Thirty Years After ADA, There’s Still Work to Be Done

“Freedom possesses many meanings. It speaks not merely in terms of political and religious liberty but also in terms of economic and social progress.” –Robert Kennedy

July 26 will mark an important date in the history of our nation. Thirty years ago, in 1990, the Americans with Disabilities Act (ADA) was signed into law by Pres. George H.W. Bush. Inspired by the Civil Rights Act of 1964, the ADA is a civil rights law that prohibits discrimination against individuals with disabilities in all areas of public life, including jobs, schools, transportation, and all public and private places that are open to the general public. Seeking to change the paradigm of persons with disabilities in this nation, this law has mandated change and created opportunities for inclusion and to right social injustices among persons with disabilities.

Under the ADA, a person with a disability is a person who has a physical or mental impairment that substantially limits one or more major life activities. In this context, disability is a legal term and one that was not fully expanded until approximately 20 years later. In 2008, the ADA Amendments Act (ADAAA), signed into law by Pres. George W. Bush, sought to broaden the coverage for individuals and counter the Supreme Court’s narrow interpretation of disability. This was an effort to further decrease discrimination. Amber Clark, MD, a physician in the UAB Department of Physical Medicine & Rehabilitation, cites the importance of the law, stating that “the ADA has provided a platform that brings awareness to disparities in health among persons with disabilities.”

The Centers for Disease Control & Prevention (CDC) reports that 61 million Americans are living with a disability, and the highest percentage of them are in the South. Unfortunately, though some progress has been made with improvements in accessible buildings, transportation, playgrounds, and employment, disparities remain. Persons with disabilities are at higher risk of being victims of violent crime, unemployment, cardiovascular disease, and obesity, as well as having less access to medical care. Also, race often contributes to even greater disparities in care.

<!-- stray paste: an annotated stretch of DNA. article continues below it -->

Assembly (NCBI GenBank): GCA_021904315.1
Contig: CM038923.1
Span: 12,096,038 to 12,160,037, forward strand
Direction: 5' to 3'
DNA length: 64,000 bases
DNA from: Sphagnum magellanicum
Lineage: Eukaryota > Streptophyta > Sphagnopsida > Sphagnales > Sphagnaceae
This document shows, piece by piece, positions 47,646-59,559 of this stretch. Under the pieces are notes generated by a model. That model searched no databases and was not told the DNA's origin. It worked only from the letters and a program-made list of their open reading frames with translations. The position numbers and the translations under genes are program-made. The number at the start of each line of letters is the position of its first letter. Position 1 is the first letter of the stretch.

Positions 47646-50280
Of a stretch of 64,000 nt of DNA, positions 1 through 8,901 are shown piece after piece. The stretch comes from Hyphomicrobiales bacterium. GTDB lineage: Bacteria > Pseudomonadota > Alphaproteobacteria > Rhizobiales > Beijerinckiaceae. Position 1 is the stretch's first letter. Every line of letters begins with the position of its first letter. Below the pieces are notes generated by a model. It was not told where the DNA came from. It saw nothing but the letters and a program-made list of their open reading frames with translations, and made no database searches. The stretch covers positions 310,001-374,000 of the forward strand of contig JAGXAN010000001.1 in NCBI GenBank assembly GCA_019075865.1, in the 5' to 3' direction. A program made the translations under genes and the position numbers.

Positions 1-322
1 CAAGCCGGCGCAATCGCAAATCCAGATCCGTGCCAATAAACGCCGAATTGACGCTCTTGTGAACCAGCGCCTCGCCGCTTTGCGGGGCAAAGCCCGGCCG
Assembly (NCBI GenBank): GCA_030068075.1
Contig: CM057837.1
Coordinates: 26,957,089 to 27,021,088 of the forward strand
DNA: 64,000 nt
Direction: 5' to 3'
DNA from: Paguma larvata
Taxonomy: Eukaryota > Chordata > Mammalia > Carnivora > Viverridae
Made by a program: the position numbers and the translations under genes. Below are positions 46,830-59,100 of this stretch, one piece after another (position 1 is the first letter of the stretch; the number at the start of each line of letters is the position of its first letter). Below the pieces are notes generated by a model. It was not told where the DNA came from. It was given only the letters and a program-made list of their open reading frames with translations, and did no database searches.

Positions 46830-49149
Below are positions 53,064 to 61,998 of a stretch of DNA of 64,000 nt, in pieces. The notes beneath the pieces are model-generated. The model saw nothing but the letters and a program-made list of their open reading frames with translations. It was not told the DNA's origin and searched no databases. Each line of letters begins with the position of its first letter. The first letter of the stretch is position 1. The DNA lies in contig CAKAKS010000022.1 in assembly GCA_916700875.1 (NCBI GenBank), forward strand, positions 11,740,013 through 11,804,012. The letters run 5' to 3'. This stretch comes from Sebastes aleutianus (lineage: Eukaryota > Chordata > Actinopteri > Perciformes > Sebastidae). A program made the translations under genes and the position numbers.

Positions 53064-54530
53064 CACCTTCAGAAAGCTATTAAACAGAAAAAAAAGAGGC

Persons with disabilities also face large employment gaps compared to the general population, which directly affects income and access to affordable and safe housing. As with other forms of discrimination, those who do not identify as having disabilities are often shown favoritism. Ableism is an ever-present reality within this population and a source of significant frustration for many. It is a reminder that work still needs to be done to level the playing field and truly provide opportunities and freedom for all.

Advocacy is Key

The field of physical medicine and rehabilitation (PM&R) is well-positioned to advocate for persons with disabilities. Our field is built upon the premise of improving independence, enhancing quality of life, and restoring function to our patients. At UAB, the Department of PM&R provides unique services to patients with disabilities from across the southeast. We treat patients with a wide range of diagnoses, including musculoskeletal pathologies, traumatic brain injuries, spinal cord injuries, strokes, neuromuscular diseases, and cancer, to name just a few. We are fortunate to serve a diverse patient population, and we strive to provide the best services and care that we can. At times, however, we too are faced with challenges in the medical and legal systems that prevent our patients from receiving optimal care.

So, here we sit in 2020 – 30 years following passage of the ADA. As of late, we are living in the midst of a global pandemic, civil unrest, and uncertainty on a daily basis. Yet, in chaos, opportunities for progress to effect positive change are always created. These times have been difficult for everyone. Among persons with disabilities, however, these issues are often magnified as disparities and only increase during times of distress.

What can be done? It first must be noted that there is hope, and where there is hope, there will always be progress. It is important that we begin by taking personal inventory of our intrinsic biases and seek to truly educate ourselves on disabilities and the challenges that persons with disabilities face. We then must have conversations – not out of guilt but out of genuine curiosity to understand. Other opportunities include getting involved with advocacy at the local, state, and federal levels.

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